The Indigenous Stone Spheres of Costa Rica
The indigenous tribes of Costa Rica left little evidence of their culture behind. The only larger settlement that is more or less preserved is in Guayabo. The other main artifacts that are approximately 500 stone spheres, which were found on the Southern Pacific side of Costa Rica, by the rivers Sierpe and Térraba, close to Palmar). Some of these spheres weigh up to 15 tons and it’s unknown how these stones were produced or transported, and what they were meant for. Most of the spheres are made of pluton (magmatic rock) such as Gabbro or Granodiorite.
Probably, the stone spheres were transported to their final locations around 0 and 300 a. D., but there are no clear archaeological indications. The first written testimonial is from the Spanish Conquistador Francisco Pizarro in 1547:
“I have heard that the elders of the realm assemble around the stone spheres, where they receive advice from the sages.”
In the following years, people forgot about the spheres until they were re-discovered in 1939 by the Standard Fruit Company. While they were cutting down forests to create banana plantations, they ran into the spheres. Apparently, some of the stones were blown up, in the hope of finding gold in them...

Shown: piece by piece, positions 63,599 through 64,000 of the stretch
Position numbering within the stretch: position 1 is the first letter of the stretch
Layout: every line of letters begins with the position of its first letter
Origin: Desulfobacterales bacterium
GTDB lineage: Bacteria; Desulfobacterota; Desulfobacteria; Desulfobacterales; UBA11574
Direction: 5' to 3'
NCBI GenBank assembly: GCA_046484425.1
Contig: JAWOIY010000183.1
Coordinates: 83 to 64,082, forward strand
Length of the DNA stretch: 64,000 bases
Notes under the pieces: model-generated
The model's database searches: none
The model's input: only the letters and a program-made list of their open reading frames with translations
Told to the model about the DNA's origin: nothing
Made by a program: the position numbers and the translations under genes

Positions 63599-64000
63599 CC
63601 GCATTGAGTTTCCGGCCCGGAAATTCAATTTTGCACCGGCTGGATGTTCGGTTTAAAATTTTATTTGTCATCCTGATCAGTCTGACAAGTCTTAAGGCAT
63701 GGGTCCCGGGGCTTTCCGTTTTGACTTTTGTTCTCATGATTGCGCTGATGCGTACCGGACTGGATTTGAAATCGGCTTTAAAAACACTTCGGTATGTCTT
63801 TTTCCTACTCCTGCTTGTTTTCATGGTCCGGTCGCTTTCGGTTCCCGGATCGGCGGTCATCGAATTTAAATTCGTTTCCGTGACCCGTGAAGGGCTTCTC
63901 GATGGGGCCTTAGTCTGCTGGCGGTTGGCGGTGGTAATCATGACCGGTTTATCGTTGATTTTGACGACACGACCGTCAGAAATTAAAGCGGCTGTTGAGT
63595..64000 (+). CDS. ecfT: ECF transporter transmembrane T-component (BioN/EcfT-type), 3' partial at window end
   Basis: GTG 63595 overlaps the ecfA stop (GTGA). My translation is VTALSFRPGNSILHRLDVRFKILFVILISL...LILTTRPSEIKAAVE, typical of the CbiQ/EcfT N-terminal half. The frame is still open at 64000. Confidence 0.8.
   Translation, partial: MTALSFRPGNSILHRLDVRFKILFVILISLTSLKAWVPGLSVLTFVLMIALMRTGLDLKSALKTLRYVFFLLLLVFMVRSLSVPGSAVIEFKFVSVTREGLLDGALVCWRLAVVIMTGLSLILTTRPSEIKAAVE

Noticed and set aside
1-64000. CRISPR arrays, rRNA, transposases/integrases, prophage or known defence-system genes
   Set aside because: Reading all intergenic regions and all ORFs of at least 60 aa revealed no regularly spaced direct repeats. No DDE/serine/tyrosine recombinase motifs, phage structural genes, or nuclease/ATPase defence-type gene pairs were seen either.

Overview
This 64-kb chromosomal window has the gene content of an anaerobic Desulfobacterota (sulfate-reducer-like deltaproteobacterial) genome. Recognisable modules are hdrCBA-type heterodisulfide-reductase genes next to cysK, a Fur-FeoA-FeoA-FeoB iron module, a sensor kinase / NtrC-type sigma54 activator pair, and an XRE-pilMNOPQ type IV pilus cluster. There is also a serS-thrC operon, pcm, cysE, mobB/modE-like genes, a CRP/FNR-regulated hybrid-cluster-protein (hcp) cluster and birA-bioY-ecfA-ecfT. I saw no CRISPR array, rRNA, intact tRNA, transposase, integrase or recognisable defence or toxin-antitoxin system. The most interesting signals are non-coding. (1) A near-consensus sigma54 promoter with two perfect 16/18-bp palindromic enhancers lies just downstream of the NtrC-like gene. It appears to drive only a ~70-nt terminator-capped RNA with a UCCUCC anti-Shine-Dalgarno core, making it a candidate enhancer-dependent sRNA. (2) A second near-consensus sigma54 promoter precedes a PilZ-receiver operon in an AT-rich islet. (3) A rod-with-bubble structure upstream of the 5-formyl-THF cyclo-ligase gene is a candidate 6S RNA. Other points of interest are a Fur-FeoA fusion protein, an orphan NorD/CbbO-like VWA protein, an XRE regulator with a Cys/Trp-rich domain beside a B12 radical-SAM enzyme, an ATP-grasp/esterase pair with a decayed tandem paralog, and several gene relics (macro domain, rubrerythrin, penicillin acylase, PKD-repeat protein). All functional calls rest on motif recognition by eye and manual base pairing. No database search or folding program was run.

The exact purpose of the stones remains unclear, since the original inhabitants of Costa Rica left no written reports behind, and their cultures are by now mostly extinct. It seems most likely that the stones were used as astronomic gardens to measure growth cycles. Another possibility is that the order of the spheres represented the social order within and among the various tribes. A further (secondary) assignment might have been that the spheres constituted as meeting points for the tribe chiefs.
The largest mystery remains the transportation of the stones, since there are no stone pits in the near proximity. There are some popular theories, claiming that the stones were transported with the aid of extraterrestrial aliens (as with all theories by Erich von Däniken and Juan José Benitez, there is no scientific proof for any of those claims). Vast archaeological research will be necessary in order to find plausible explanations.
If you are interested in seeing the indigenous stone spheres in Costa Rica, we suggest one of the following uncomplicated possibilities: Visit the central park of Palmar Sur or the Museo Nacional in San José, where some specimens are exhibite